The country had seen the total collapse of its state institutions and now institution-building and attitudinal changes were the biggest challenges, UN High Commissioner for Human Rights (OHCHR) Louise Arbour said at the end of a four-day visit, before she left for Sierra Leone.
The issue of corruption was raised at virtually every meeting she had with Government, national and international stakeholders in Liberia, she said.
"Parallel to combating corruption and displacing the culture of impunity, I think it is also very important to ensure that there are incentives to support integrity ... to reinforce the view that power is about responsibility, not about personal rewards," she added. "Fighting impunity and rewarding integrity is, therefore, key to reconstruction and to building donors' confidence."
The weakest link in the process of fighting impunity was a dysfunctional justice sector, she emphasized. "Human rights and the rule of law are a precondition to peace and security," she said.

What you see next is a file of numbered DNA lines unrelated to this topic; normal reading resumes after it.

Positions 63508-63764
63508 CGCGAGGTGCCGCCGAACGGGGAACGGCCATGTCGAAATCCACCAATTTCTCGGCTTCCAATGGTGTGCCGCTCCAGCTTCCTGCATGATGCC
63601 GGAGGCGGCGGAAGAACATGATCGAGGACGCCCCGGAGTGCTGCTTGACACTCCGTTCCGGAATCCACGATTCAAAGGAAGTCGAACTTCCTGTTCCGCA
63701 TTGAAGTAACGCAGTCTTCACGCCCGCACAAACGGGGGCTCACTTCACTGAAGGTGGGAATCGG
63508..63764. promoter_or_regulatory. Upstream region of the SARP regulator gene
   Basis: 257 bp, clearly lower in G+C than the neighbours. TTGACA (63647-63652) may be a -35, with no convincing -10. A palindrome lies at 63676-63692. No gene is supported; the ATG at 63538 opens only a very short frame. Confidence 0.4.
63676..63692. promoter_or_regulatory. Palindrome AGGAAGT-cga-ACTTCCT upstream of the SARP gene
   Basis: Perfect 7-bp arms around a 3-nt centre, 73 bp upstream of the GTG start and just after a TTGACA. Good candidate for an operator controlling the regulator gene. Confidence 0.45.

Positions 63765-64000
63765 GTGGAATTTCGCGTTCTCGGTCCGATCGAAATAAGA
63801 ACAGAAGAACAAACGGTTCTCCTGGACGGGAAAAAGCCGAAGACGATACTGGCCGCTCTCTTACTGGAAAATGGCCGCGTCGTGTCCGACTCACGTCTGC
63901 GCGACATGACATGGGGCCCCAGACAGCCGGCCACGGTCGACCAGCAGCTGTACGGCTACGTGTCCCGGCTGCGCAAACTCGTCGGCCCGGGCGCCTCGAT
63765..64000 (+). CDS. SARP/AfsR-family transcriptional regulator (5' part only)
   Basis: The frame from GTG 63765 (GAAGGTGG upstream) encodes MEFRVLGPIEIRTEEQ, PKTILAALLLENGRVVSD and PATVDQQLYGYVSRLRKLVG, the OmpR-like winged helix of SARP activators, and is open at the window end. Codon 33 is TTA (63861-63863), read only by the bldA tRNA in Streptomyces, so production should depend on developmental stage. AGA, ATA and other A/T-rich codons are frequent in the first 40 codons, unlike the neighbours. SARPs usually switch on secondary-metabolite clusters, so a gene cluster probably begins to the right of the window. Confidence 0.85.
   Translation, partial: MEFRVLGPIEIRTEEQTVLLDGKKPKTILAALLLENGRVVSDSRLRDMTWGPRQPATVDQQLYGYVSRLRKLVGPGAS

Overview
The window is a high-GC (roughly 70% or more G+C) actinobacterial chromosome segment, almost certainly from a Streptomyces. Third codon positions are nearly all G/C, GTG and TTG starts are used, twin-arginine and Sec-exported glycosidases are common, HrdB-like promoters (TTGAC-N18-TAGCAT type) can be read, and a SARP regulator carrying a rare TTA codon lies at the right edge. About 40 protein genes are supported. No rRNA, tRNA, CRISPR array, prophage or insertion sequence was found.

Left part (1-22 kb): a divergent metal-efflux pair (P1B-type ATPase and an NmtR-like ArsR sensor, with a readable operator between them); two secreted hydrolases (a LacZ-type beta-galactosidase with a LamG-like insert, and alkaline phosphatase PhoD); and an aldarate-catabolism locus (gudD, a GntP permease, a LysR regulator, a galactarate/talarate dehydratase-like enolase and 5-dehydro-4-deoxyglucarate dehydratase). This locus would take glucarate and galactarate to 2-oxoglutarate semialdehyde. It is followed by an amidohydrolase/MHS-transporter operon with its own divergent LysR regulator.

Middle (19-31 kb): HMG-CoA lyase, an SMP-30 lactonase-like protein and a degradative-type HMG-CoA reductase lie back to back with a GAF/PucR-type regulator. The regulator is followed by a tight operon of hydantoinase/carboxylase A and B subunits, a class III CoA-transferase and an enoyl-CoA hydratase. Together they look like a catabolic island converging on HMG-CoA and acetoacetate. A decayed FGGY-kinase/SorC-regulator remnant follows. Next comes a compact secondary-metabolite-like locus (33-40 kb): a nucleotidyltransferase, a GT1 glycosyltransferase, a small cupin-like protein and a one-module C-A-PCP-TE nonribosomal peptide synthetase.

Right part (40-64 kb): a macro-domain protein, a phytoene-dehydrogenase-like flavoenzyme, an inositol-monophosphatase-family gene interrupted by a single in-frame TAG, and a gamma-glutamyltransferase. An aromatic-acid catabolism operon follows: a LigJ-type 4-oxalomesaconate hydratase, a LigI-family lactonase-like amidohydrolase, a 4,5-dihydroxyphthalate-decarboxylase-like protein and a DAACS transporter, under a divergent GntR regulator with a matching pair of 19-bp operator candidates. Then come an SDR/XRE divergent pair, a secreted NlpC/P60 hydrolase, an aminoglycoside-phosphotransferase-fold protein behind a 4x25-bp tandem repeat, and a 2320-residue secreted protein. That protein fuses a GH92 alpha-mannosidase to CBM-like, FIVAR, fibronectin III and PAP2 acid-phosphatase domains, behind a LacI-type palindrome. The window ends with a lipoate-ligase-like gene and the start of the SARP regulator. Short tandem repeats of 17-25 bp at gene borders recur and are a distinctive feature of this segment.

Ms. Arbour said some of the credit for the progress made since peace was established in 2003 went to the Economic Commission for West African States (ECOWAS) and the UN Mission in Liberia (UNMIL), "but for the most part I think it goes to Liberians themselves who have demonstrated enormous resilience in their determination to live in peace."
She commended the establishment of the Truth and Reconciliation Commission and the Independent National Commission on Human Rights.
During her visit Ms. Arbour met with the National Transitional Government of Liberia's Chairman Charles Gyude Bryant, the Minister of Justice, the Chief Justice of the Supreme Court, the Commissioners of the Truth and Reconciliation Commission, the Chairman of the Independent National Commission on Human Rights and senior UNMIL officials, among others.
She also met with ex-combatants occupying a rubber plantation and visited the detention centre in Tubmanburg, Bomi County.